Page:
When looking for a person of interest, officers from Washington County Sheriff's Office previously would have to send out emails with bulletins that included pictures of those whose identity was unknown, which would place a heavy reliance on people within the officer's contact list recognising those people of interest.
The problem with this method was that if they did receive a response, it was quite a long turnaround, and as a result, the Sheriff's Office was missing out on possible leads.
Chris Adzima, senior information systems analyst at the Washington County Sheriff's Office, looked for a quicker and better way to identify unknown suspects, telling the AWS re:Invent conference in Las Vegas on Tuesday that he was keen to explore the use of machine learning.
"We thought, what if we could find a way to use machine learning to identify people, and so around the same time, Amazon announced Rekognition and I decided to make a test of it," Adzima explained.
He uploaded around 300,000 mugshot images into the S3 cloud and indexed them with Rekognition.
"It allowed me to run the search imaging API and return results in seconds," he said.
The Washington County Sheriff's Office had the opportunity pretty early on in the life of the project to test the capability on a real-life scenario.
Officers were confronted with a shoplifter who walked up to the self-serve checkout of a supermarket and loaded goods not paid for into his pockets. Still images from the checkout were cross-checked with those already in their database, and within seconds an image was returned.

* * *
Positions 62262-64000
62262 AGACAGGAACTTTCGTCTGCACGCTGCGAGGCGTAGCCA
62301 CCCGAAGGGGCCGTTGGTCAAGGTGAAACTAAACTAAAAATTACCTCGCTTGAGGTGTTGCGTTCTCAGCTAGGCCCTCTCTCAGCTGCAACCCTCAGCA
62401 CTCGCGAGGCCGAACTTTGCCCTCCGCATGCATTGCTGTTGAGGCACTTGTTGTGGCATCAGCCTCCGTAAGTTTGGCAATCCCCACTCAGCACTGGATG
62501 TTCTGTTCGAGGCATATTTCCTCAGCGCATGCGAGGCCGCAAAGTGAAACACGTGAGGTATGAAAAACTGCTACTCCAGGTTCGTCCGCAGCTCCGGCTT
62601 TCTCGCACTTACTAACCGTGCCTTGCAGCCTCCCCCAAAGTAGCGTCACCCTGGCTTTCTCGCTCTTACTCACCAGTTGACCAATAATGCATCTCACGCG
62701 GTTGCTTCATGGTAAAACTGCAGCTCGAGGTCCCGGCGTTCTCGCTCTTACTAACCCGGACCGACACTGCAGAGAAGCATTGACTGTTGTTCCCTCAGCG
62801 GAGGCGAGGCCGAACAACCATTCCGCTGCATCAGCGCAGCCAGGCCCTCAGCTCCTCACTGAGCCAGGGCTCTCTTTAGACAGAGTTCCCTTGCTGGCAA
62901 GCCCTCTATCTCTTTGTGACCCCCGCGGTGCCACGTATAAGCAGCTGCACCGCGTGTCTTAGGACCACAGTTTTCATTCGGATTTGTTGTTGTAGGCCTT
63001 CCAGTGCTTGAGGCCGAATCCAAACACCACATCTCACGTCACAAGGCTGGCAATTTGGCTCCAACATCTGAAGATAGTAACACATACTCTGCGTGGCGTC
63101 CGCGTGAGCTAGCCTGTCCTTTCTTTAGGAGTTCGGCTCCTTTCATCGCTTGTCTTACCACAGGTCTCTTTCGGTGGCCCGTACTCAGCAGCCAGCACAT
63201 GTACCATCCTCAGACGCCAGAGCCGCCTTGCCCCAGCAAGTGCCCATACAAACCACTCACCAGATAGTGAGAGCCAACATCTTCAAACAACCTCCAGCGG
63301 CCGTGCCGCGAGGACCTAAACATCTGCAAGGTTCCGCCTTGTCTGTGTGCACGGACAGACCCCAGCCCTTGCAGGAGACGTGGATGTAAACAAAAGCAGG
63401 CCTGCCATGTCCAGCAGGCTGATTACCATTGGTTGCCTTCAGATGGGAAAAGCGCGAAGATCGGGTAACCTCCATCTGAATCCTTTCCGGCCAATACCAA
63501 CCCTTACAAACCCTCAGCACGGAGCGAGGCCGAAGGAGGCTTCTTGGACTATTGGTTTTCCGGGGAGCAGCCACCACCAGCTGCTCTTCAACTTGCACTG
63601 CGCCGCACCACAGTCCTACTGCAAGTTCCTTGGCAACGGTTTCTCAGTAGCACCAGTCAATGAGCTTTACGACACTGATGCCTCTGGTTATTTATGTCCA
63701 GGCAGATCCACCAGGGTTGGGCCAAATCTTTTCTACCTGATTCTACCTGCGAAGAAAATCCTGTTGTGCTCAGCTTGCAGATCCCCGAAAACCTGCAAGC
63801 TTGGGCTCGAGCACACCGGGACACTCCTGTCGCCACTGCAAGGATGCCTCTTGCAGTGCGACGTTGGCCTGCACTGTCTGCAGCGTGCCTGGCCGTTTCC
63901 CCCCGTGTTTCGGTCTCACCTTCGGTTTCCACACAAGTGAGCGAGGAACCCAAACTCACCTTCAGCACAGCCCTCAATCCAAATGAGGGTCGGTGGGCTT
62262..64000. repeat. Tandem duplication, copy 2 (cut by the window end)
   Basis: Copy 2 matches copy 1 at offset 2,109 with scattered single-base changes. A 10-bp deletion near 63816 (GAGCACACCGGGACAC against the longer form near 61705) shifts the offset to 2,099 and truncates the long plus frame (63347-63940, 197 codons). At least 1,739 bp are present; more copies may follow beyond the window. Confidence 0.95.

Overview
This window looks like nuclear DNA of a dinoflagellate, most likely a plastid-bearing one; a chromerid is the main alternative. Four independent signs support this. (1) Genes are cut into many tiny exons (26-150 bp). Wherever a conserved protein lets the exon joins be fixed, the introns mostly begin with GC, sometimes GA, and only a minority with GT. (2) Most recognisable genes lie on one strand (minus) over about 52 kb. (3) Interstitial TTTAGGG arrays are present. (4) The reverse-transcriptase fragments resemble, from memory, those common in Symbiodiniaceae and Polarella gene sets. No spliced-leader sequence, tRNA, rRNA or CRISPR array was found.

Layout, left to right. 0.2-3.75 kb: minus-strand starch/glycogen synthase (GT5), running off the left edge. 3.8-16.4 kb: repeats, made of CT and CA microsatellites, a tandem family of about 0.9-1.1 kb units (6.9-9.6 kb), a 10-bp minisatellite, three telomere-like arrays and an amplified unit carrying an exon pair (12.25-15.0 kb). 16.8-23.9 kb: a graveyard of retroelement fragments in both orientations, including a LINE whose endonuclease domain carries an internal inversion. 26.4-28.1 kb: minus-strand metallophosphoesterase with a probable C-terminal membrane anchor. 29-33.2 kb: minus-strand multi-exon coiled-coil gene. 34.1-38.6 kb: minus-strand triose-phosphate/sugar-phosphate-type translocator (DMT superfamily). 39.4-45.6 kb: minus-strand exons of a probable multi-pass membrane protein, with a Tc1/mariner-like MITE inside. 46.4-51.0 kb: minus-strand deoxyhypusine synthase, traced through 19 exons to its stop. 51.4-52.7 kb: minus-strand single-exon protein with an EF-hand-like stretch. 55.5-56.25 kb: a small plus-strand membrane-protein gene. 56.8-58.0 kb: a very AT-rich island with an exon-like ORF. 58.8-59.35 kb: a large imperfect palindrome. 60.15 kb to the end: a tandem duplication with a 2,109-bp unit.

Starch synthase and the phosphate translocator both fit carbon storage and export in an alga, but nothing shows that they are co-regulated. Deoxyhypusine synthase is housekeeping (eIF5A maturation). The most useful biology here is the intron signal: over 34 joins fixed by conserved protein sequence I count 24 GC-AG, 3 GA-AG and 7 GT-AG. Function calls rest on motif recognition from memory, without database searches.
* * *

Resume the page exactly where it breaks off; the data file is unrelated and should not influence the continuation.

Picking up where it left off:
Adzima said officers then looked that person up -- as the images didn't initially appear to match 100 percent -- and the law breaker in question had a photo of him dressed in the same attire as his security camera still uploaded to Facebook, in public view.
The officers were able to approach the perpetrator with a high-level of certainty that he was in fact the shoplifter caught on camera.
It isn't just surveillance footage that the officers are using Rekognition on, with Adzima noting the service can be used on artist renditions.
"It was something we didn't even think about when we first started this project," he said.
But it does work, providing the library contains the image.
"We want to start integrating with other agencies. Right now, the booking photos we have are our booking photos, but we want to be able to reach out to neighbouring agencies because criminals don't abide by county lines," he said.
The Sheriff's Office has also kicked off a Help me Home initiative, which is aimed at helping elderly, minors, or those not always capable of making their own way home when out and about.
If somebody is approached by an officer but is unable to say who they are, Adzima is modifying the capability to allow the tool to perform a search, which returns information such as name, address, and contact person, which would allow the officer to help them home safely.
"That is the next thing I want to do to keep our community safe and help more people," Adzima said. "While identifying criminals is fun and all, this is the stuff that really helps people."
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